It was then that I remembered an article a friend recommended me on the BBC news website called ‘The myth of the eight-hour sleep‘. Scientists and historians have uncovered some evidence that humans naturally sleep in two chunks of three or four hours each, and in between these chunks, in the middle of the night we get up and do stuff. Indeed historians point to literature describing midnight activities as diverse as writing, having sex, smoking tobacco and visiting neighbours. It was quite normal to refer to one’s ‘first sleep’ and one’s ‘second sleep’ But about 300 years ago, starting with the upper classes and filtering down to the rest of us, improvements in artificial lighting meant that people began to stay up much later and had to sacrifice their midnight waking hours.
How convenient! thought I, in the Winter I could use this natural waking period to get some exercise and warm up before going back to bed! And so after nearly an hour’s walk through empty historic streets, having listened to all four movements of the atmospheric concerto, I found my bed exactly where I had left it and quickly dropped off to sleep again.
At about 08:00 a young lady came out of the flat next to me and walked past with a slightly concerned expression on her face. This is probably because when I pull the drawstrings tight on my bivvy bag it looks more like a body bag, the type they put corpses in! I only recently realised this, it must explain why so many people stop to ask if I’m OK. I quickly got my face out to reassure her and said good morning. She said nothing and quickly walked off to work.
I didn’t care. I felt well rested but it wasn’t as warm as I’d have liked. However I was delighted with my discovery of the midnight exercise thing – it had felt so natural, and now I knew the reason why. Indeed, perhaps sleeping eight hours solid is unnatural!
Whenever I awoke shivering I paid close attention to which part of my body felt cold, to learn where I should think about including more insulation. Of course it was my legs that were cold, especially above the knee, because it was only my upper body that was wrapped in down clothing. Inside the two pairs of socks and the cycle jersey my feet and shins were OK.
It is important to note that the cold was only coming from above; from beneath me all I could feel was warmth, almost as if I was sleeping on an electric blanket! This Thermarest Neo-Air Xtherm inflatable mattress really is the dog’s bollocks!
I tried the same arrangement again at one of my more frequented sleeping spots on some wood decking in an adventure playground in Rotherhithe. It was a mild night of about 8 degrees Celsius so I didn’t really feel cold anywhere. I only awoke when Mr Fox came to say hello, as usual he prodded me a few times with his paw. Mr Fox doesn’t like flash photography, but I managed to capture him just as he was slinking away.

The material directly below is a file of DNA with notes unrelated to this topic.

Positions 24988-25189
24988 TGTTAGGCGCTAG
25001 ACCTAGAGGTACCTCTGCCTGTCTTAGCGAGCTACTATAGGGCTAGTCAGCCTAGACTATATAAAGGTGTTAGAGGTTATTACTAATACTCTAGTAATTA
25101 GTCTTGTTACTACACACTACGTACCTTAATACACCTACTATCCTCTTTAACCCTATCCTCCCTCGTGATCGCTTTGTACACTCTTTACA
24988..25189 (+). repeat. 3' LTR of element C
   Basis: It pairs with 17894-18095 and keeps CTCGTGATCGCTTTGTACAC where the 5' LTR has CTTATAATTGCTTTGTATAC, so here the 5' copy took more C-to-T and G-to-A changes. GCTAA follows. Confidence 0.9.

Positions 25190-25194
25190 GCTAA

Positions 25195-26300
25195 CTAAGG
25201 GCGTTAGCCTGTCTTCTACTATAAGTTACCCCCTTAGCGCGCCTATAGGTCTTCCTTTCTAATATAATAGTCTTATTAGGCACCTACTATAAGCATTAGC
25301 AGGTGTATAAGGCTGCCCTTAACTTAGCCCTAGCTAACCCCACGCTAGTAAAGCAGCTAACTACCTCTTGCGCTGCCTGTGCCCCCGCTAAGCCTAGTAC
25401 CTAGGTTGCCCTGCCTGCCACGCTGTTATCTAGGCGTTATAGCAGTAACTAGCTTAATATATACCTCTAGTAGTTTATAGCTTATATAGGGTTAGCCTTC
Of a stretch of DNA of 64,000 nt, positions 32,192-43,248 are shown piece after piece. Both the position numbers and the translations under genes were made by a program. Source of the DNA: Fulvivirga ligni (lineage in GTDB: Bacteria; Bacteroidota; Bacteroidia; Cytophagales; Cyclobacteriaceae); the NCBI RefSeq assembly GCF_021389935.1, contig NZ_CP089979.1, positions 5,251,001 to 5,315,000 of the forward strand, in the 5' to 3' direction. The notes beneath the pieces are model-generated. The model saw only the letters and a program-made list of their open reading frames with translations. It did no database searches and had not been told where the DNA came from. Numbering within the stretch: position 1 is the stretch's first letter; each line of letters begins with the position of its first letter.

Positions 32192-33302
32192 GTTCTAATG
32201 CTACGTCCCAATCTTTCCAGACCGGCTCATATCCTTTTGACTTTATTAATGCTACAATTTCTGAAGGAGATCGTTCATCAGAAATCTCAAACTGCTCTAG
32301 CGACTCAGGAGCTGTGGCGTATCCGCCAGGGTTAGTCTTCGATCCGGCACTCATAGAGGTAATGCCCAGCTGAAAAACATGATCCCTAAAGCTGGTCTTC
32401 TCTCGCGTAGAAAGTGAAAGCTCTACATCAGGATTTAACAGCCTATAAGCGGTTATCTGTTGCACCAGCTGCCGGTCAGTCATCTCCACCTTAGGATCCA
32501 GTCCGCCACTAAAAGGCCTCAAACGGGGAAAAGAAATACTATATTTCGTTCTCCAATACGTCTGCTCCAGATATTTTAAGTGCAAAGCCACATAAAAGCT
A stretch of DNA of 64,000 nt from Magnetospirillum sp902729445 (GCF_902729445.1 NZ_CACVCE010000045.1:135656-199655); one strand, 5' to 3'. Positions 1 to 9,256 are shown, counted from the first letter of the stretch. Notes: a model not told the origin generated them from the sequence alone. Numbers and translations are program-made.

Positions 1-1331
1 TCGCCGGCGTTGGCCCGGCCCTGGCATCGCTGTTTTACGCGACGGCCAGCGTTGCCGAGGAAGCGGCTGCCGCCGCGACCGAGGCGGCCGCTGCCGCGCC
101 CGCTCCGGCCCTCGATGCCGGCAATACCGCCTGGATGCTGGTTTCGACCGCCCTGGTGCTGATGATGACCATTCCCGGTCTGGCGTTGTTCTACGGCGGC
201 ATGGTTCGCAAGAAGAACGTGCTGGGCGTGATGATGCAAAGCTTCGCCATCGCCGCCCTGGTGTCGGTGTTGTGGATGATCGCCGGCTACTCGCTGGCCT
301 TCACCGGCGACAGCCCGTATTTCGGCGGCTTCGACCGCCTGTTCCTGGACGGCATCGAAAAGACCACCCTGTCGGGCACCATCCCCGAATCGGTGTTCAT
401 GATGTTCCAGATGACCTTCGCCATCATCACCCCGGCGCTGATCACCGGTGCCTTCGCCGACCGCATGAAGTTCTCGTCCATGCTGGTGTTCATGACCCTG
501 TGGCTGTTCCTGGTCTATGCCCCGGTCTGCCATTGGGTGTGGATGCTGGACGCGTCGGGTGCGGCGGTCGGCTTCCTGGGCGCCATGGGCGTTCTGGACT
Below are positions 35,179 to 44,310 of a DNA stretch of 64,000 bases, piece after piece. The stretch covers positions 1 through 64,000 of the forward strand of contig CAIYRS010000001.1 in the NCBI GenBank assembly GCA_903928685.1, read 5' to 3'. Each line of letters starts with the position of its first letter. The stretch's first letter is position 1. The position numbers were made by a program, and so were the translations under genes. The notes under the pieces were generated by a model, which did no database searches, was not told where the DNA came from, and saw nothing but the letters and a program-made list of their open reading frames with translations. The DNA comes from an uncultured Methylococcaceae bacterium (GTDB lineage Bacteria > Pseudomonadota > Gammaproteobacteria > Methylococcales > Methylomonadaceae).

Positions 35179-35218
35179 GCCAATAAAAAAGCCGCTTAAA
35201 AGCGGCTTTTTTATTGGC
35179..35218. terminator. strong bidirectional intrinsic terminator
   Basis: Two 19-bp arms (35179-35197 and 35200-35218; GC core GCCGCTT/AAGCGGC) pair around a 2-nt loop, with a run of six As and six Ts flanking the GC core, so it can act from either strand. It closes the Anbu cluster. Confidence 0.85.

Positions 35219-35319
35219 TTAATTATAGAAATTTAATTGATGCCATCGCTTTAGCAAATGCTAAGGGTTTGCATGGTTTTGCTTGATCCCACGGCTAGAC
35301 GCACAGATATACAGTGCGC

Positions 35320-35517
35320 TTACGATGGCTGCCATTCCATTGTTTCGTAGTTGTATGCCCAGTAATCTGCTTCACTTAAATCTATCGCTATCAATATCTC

One day I felt tired mid-afternoon so I had a nap on a roof in Westminster. Conveniently, there’s a ladder up the side of these council flats in Pimlico, so it’s a relatively safe climb.
Once again I felt the cold from above on my thighs and knees, and began to think of a solution. The down trousers keep my legs warm because the down lofts out, trapping air inside it and lifting the bivvy bag 2-3 cm off my legs. My down jacket does the same job for my upper body, and a sleeping bag would do the whole body. But with no sleeping bag and without the down trousers, I had to find a way of lifting the bivvy bag away from my legs. This would create an air space in between myself and the bag to provide an extra cushion of insulation. The way things were, the bag was resting on my trousers and I could feel my warmth leaving me wherever I came into contact with it.
What could I do to lift it off? If the bivvy had loops on top I could pull it up with bits of chord, but then I’d need to sleep under a tree, or something to attach the chord to. Some bivvy’s are like mini half-tents in that they have one bendy pole to lift the bivvy off the face and upper body. The problem I have with these is that they’re designed to be completely closed - you exhale inside the bivvy making the condensation problem worse than that of a small tent.
Maybe some kind of springy support bands around the circumference of the bivvy bag would lift it up above my body. Hmmm…
The great thing about UK Winters is that it’s rarely wet and cold at the same time. I mean, not really cold. On that day it rained and temperatures went up to about 10 degrees Celsius so that night I had a nice warm sleep under a shelter in a children’s play area in Jubilee Park, Southall, West London:
The park was locked at night but I climbed in. Since it was raining I had the whole park to myself all night. Early in the morning lots of Indian people came to the park to exercise – they always greet me with a lot more smiles and enthusiasm than the English, and they don’t seem to think that my choice of sleeping area is in any way strange.